Case name: Cipolla v. Chicago Heights Steel, 13 ILWCLB 219 (Ill. Ind. Comm. 2005).
Ruling: The Commission held that a claimant’s concurrent employment at a lounge should be included in his average weekly wage calculation, as the defendant had notice of such employment.
What it means: If an employee is not required to formally report concurrent employment to his employer, informal notice obtained through management’s personal observations of the claimant performing his other job is sufficient to establish notice.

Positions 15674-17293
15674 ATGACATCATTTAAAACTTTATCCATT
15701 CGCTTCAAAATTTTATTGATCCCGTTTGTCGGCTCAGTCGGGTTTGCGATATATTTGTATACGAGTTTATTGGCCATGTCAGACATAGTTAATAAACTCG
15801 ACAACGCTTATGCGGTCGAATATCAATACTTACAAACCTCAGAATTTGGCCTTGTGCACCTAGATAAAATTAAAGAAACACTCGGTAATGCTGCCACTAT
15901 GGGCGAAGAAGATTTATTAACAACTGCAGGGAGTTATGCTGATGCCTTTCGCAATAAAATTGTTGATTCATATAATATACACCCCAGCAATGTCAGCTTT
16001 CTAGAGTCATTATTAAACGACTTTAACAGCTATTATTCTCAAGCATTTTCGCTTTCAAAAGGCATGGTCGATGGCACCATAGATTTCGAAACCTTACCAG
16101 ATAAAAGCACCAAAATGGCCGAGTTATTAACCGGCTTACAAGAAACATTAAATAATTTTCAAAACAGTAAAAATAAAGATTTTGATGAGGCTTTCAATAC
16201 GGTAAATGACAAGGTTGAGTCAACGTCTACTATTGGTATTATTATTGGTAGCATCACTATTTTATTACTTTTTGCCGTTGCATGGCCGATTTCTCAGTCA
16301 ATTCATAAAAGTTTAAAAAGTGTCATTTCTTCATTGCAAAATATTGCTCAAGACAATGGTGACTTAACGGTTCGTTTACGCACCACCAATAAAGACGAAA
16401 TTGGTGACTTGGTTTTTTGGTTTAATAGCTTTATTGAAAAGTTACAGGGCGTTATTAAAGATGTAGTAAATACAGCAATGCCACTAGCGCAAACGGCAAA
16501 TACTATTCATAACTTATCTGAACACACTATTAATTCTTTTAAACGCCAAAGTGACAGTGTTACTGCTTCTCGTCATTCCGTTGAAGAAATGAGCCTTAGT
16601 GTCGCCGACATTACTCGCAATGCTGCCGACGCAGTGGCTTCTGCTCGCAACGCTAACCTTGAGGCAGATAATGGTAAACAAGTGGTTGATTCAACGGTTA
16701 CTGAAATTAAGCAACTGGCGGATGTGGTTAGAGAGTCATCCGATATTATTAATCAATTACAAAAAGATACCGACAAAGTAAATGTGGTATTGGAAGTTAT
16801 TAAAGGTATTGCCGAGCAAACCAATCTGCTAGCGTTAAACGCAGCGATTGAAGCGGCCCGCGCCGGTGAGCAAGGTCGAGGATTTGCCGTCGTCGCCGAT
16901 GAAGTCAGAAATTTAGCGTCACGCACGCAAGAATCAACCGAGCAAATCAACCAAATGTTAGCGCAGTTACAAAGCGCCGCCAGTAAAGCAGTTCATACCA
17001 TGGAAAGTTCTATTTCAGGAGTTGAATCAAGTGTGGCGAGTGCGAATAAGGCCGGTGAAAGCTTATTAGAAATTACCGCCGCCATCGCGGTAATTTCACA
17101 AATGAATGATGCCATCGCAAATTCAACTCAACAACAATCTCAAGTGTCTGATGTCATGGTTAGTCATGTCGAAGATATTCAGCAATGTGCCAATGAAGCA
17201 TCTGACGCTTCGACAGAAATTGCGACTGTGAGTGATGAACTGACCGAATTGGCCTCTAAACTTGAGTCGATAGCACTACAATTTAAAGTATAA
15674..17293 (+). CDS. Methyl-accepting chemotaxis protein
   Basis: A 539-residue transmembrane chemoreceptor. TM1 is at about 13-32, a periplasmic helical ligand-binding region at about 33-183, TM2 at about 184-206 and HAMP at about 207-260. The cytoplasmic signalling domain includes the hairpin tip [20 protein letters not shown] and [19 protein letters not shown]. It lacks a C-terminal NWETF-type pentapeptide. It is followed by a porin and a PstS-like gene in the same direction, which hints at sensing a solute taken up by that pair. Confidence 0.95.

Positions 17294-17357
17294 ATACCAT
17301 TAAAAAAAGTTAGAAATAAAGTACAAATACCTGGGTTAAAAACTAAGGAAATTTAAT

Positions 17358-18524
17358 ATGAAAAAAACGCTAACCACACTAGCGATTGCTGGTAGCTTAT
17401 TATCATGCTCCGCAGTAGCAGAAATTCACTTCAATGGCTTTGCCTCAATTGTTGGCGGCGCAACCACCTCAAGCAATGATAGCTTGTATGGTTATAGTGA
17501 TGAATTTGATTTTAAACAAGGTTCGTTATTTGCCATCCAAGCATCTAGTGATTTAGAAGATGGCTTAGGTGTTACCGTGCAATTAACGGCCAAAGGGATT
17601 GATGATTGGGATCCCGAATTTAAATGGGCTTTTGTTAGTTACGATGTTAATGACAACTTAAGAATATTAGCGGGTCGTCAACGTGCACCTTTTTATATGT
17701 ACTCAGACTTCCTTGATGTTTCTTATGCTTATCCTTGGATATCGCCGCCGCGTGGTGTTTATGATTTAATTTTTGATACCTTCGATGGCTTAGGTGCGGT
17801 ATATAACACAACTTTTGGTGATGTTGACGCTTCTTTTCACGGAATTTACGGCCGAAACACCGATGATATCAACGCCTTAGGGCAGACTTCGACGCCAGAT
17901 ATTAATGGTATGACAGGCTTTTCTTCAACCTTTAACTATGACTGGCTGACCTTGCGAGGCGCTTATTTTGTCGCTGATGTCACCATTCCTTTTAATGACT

Summary: The claimant was working for the defendant steel company when he injured his neck while swinging a sledgehammer. At the time of the accident, the claimant had concurrent employment as a doorman at a lounge. He held this job for nine years. During this time, many of the claimant’s supervisors with the defendant visited the lounge and observed the claimant working there. The claimant testified that he even secured a job for the supervisor’s son at his lounge. In awarding benefits, the arbitrator noted that the parties stipulated to the claimant’s concurrent employment but disputed whether the defendant was aware of such employment prior to the work accident. The arbitrator noted that the claimant’s testimony, unrebutted and uncontroverted, established that at least five members of management had observed him working there. Furthermore, although the defendants human resources manager testified that he was unaware of the claimant’s employment, he also testified there was no company policy or rule dictating that employees report concurrent employment to management. Based on this evidence, the arbitrator found the defendant had notice of the concurrent employment and therefore the wages earned at the lounge should be included in the average weekly wage calculation. The Commission affirmed and adopted the arbitrator’s decision.